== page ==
This is a collection of the body, of the failings of history and family. The range is wide and balanced—in geography, in tenderness and trauma, in startling imagery, craft, and heart. Kate Sweeney’s work takes me within and outside myself, making both realms real and seen/felt as if for the first time. In fact, much of the collection feels like entering uncharted territory—and how intriguing to explore it! Here is a master poet and, as the highest compliment, I wish I could write poems like those in Worrisome Creatures.
—Linda Parsons, author of Candescent and This Shaky Earth
What People Are Saying About Worrisome Creatures:
In this sharply observed account of the subtle and not-so-subtle varieties of violence we visit upon one another, often on those we love best, Kate Sweeney reflects on the relationships families sustain and sometimes unravel. To have a child is to consign oneself to a lifetime of worry, and these vibrant and moving poems wrestle with this constraint as they delineate the consequences of loving and the various impositions we visit on those we live with. The poems meditate on our fragilities and strengths and, more broadly, observe the burdens we impose on the landscape we live in in this complex and deeply intriguing collection.—Sidney Wade, author of Bird Book and Straits & Narrows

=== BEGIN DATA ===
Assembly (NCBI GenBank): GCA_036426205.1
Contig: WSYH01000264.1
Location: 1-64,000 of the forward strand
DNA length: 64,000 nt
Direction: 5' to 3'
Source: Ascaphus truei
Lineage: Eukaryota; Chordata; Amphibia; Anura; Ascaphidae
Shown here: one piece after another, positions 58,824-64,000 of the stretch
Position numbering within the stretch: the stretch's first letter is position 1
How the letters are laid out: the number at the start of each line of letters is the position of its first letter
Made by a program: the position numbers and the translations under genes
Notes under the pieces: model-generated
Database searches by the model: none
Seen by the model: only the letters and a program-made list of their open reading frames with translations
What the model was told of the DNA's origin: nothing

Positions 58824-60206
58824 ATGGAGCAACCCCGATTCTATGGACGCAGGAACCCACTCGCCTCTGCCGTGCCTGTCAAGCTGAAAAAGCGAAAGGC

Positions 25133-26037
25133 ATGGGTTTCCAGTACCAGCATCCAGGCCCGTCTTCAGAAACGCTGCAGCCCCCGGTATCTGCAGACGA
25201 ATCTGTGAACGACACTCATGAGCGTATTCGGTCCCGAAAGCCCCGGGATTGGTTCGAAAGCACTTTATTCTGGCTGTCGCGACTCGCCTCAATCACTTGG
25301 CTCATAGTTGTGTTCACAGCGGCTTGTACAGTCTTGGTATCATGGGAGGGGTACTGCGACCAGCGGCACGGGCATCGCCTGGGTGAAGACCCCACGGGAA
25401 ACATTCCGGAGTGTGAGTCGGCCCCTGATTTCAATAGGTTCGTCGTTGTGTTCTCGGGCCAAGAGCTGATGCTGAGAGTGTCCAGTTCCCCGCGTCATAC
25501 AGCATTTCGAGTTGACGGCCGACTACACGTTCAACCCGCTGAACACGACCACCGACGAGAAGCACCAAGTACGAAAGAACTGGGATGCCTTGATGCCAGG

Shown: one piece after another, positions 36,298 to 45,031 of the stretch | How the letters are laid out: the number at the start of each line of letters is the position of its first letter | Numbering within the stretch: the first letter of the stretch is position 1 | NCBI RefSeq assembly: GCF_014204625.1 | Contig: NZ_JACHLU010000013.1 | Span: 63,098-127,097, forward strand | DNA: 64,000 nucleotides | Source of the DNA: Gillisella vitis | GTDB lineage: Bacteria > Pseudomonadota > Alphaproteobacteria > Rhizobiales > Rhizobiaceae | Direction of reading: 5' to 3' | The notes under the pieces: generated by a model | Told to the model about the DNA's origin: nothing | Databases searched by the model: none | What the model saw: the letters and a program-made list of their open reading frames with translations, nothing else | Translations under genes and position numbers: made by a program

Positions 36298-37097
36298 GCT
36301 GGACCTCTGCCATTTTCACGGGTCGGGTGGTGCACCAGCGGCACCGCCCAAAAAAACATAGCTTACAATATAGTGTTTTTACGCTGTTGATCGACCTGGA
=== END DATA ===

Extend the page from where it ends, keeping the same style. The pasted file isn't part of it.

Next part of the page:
Reading Worrisome Creatures is like paging through a family album, images rich with loss and love, and then walking the beach at the continent’s edge, along history’s wrack line. With a voice intimately, achingly authoritative, Kate Sweeney’s poems startle us with both the familiar and the exotic.—Elizabeth Dodd, editor of Dear America: Letters of Hope, Habitat, Defiance and Democracy, and author of Horizon’s Lens: My Time on the Turning World
Kate Sweeney’s debut collection Worrisome Creatures bursts with beauty, humor, frank confidences, and nervy resolution. With pitstops across America and the decades, these poems range over everything from pregnancy, motherhood and exes to cockroaches, invasive trees, her own jealousies and other people’s stupidity. Sweeney deploys fresh, startling images in these lines and bolsters them with both tenderness and wit. Worrisome Creatures announces the arrival of a poet in full command of her craft and a worldy-wise voice that is just right for this moment.—Gianna Russo, Wordsmith of the City of Tampa and author of All I See Is Your Glinting and One House Down